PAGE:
The Moon & the Tides

Living by the sea I’ve become very aware of the ever changing tides… their times and their heights.

Governed by the moon, there are two high tides and two low tides in each twenty-four hour period, with the lunar cycle taking twenty-nine and a half-days to complete. This means that each day the tide occurs 50 minutes later than the same event on the preceding day.

Moon Map by Johannes Hevelius dated 1645

Moon Map by Johannes Hevelius dated 1645

When the moon is full, and then two weeks later when we have a new moon, the gravitational pull due to the moon, the earth and the sun all being aligned results in a much higher high tide and a much lower low tide.

Alignment of Sun, Moon & Earth create Spring tides

These tides are called Spring tides. This is nothing to do with the season, but is rather from the old English word ‘springan’ to well up.

The Bay of Fundy in Canada has the claim to fame of having the largest range between its high and low spring tides, which reaches nearly 16 metres. Avonmouth in the Bristol Channel, UK comes in second with a range in excess of 15 metres.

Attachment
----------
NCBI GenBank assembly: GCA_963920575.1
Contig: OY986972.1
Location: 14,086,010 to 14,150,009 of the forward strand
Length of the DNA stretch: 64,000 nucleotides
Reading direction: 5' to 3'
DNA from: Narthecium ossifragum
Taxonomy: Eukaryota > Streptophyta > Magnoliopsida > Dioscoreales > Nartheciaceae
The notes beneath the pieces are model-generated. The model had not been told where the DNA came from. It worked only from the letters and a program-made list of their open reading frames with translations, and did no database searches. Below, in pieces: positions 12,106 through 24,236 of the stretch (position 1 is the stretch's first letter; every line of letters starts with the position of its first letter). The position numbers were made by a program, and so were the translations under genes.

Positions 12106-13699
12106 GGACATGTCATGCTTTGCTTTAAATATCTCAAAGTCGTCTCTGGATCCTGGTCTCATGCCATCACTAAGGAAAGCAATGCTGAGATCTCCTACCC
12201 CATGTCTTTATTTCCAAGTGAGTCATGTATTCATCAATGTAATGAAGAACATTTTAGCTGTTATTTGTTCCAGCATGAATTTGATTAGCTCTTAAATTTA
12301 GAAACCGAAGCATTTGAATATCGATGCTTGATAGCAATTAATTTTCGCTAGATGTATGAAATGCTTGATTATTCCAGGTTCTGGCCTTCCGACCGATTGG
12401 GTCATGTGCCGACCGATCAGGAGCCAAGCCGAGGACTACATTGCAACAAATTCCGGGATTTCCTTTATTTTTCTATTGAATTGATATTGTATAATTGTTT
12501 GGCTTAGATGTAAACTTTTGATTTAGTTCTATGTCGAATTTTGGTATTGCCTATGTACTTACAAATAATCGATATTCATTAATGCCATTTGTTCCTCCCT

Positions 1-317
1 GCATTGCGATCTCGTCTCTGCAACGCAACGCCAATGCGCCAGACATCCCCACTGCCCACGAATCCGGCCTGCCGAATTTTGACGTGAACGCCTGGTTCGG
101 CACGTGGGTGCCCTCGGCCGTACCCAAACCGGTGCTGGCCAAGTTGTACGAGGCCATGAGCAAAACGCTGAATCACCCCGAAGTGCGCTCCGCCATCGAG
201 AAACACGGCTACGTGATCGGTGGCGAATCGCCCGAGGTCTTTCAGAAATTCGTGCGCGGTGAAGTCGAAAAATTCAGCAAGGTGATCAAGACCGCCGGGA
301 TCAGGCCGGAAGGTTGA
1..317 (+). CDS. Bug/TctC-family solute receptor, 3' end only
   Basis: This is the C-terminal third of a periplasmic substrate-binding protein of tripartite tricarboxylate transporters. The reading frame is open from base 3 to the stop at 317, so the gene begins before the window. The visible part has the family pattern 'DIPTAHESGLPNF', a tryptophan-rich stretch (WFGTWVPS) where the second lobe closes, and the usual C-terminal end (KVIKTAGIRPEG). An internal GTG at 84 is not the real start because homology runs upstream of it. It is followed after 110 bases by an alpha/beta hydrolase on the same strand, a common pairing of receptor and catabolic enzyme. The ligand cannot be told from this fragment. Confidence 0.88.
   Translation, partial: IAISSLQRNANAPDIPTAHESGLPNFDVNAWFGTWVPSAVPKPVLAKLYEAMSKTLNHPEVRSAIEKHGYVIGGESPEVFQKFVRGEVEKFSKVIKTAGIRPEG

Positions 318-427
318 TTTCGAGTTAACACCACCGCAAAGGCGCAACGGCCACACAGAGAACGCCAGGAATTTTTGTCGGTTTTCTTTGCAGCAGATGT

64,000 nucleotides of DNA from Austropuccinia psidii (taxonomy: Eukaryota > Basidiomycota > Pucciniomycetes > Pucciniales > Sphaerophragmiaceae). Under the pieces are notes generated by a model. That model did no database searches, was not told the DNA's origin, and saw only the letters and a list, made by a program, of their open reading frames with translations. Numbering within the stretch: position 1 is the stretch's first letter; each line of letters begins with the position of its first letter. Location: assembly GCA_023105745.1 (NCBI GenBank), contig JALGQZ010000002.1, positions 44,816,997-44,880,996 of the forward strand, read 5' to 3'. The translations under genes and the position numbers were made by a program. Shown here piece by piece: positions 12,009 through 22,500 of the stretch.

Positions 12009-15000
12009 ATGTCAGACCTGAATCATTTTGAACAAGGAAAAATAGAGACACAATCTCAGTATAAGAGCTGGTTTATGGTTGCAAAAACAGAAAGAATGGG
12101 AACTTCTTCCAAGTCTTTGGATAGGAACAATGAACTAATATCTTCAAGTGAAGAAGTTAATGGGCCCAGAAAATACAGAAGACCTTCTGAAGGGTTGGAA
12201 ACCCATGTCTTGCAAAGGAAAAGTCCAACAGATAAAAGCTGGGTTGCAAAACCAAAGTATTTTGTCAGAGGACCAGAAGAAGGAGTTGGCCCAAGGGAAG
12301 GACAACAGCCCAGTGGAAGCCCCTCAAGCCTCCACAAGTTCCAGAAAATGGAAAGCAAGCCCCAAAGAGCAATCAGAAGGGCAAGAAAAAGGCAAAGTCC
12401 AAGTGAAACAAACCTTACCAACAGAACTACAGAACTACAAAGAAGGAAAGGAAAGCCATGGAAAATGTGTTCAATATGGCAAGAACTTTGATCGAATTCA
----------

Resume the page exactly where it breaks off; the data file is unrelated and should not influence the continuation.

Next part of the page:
Here, in the bay off Brisbane in Queensland, Australia the difference between high and low spring tide is a mere 2.5 metres but at low tide on these weeks the bay looks as though someone has pulled out the plug as the water drains far away exposing the silty sand.

In North-Western Australia where the spring tidal range reaches 10 metres it creates a natural phenomenon called ‘Staircase to the Moon’. For three nights each month between March and October, when the full moon creates an exceptionally low spring tide, it then reflects off the exposed mudflats of Roebuck Bay, Broome to create a beautiful optical illusion of a stairway reaching up to the moon!

Staircase to the Moon, Western Australia

Staircase to the Moon, Western Australia

On alternate weeks between the full and new moon, when the sun, earth and moon are at right angles to each other resulting in a less intense gravitational pull there are Neap tides. Neap is derived from the old English word ‘nep’ meaning to nip in the bud. On these weeks, here in Queensland, there is then only a metre difference between our high and low tide so happily there is nearly always something left to paddle in!

For the time and height of tides here in Australia:

Time and tide wait for no man 😉

Interested in ‘Blue Moons’?

4 thoughts on “The Moon & the Tides

  1. An excellent piece, couldn’t have put it clearer. Makes one wonder how many Australians actually understand the meaning of tides considering so many of the population live by the sea?

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